How to Determine if a Variable is a Date

May 26, 2021

JavaScript dates are considered objects. The typeof operator returns 'object' for dates, so you can't use typeof to distinguish whether a value is a date. You should use instanceof instead.

let x = new Date();
if (x instanceof Date) {
  // will execute
}

Object.prototype.toString.call()

A longer alternative is the Object.prototype.toString.call(variableToCheck) method. It returns the internal class property of an object in a string of format '[object Type]', so a date would be '[object Date]'.

let x = new Date();
if (Object.prototype.toString.call(x) === "[object Date]") {
  // will execute
}

Check for validity

Now that you know how to check if the variable is a date, you need to check if it is a valid date. You can use the !isNaN() function to check whether a date is valid.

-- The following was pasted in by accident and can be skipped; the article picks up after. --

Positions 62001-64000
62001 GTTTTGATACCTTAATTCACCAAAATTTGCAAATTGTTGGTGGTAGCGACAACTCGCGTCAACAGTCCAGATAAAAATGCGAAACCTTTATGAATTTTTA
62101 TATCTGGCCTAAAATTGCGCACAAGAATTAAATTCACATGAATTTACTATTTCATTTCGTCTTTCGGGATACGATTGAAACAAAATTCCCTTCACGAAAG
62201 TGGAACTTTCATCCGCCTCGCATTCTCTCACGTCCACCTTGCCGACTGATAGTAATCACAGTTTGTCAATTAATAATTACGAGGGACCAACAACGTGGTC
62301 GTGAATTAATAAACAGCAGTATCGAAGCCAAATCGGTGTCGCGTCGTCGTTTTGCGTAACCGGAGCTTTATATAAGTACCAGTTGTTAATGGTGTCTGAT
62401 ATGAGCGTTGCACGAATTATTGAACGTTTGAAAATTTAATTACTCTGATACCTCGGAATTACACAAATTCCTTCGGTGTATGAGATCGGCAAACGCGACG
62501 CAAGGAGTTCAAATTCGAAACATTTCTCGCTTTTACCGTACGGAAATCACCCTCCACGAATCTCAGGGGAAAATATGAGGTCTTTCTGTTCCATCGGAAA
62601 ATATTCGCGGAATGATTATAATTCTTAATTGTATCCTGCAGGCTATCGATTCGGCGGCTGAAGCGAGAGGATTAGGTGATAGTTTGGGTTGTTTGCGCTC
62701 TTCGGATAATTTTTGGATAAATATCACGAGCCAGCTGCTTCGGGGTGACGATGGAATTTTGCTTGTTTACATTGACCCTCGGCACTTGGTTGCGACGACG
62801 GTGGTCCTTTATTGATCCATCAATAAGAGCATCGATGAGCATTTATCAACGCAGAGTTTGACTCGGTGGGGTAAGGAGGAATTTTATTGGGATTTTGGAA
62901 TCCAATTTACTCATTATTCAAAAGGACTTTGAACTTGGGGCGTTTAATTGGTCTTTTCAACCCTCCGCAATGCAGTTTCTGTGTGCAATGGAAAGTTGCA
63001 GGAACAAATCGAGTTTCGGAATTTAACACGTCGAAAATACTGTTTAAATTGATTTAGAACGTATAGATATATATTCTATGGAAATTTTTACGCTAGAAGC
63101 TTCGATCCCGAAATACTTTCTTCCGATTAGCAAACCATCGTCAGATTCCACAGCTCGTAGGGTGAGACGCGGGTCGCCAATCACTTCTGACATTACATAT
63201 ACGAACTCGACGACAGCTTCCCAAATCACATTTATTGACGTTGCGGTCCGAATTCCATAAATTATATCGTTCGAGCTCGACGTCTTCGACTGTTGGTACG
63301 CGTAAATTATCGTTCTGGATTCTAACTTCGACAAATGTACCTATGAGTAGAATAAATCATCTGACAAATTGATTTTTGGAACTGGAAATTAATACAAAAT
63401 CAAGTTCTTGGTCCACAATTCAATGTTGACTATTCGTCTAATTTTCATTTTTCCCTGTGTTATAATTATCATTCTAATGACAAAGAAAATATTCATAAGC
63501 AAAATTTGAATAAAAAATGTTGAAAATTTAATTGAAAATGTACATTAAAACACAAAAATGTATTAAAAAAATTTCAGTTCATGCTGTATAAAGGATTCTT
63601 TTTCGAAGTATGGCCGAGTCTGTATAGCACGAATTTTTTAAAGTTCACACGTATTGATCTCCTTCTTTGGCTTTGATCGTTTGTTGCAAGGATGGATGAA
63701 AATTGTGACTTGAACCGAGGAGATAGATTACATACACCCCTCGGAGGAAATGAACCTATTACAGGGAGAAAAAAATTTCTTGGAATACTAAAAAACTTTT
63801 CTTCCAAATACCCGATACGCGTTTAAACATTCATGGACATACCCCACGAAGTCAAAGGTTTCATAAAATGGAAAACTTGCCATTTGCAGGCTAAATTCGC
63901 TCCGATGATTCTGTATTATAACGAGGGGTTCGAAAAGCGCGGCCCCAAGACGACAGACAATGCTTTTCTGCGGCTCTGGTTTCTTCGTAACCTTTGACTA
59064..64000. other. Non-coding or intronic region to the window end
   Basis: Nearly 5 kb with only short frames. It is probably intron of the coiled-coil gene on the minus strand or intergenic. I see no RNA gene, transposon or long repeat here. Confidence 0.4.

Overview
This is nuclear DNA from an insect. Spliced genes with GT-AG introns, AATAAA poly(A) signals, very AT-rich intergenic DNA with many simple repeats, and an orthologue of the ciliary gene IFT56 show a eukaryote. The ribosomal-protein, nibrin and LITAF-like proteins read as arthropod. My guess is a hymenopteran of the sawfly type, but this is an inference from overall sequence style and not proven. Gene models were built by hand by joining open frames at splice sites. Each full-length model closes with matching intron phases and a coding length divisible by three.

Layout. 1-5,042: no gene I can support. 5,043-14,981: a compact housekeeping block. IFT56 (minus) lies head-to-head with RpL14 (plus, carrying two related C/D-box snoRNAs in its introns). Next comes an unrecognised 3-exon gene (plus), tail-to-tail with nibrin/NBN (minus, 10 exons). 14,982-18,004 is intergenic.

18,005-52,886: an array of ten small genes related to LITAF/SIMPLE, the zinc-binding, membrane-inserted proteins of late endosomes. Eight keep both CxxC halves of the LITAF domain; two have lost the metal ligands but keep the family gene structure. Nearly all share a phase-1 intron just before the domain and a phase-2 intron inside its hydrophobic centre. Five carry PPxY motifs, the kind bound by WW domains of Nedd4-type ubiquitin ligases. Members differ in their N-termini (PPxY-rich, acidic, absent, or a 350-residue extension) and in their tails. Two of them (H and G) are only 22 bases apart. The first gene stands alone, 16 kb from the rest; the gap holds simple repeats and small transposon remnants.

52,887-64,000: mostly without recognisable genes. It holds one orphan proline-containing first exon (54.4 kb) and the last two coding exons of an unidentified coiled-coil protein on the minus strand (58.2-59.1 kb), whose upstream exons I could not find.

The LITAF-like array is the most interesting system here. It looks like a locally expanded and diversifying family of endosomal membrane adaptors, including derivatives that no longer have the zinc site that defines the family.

let x = new Date("Bad String");
if (x instanceof Date) {
  // executes, because `x` is technically a date object
}
if (x instanceof Date && !isNaN(x)) {
  // will not execute
}

If x is a Date, isNaN(x) is equivalent to Number.isNaN(x.valueOf()). Dates have a valueOf() function that returns a numeric representation of the date as milliseconds since the Unix epoch.

// 86400000, or 24 * 60 * 60 * 1000
new Date('1970-01-02T00:00:00.000Z').valueOf();

Another common trick you might see is using the > operator. Remember that you can use < and > to compare dates in JavaScript as shown below, so d > 0 will return true if d is a date with a positive, non-NaN valueOf().

const validDate = new Date('2021-01-01');
const zeroDate = new Date(0);
const invalidDate = new Date('fail');

validDate > 0; // true
zeroDate > 0; // false
invalidDate > 0; // false

validDate >= 0; // true
zeroDate >= 0; // true
invalidDate >= 0; // false

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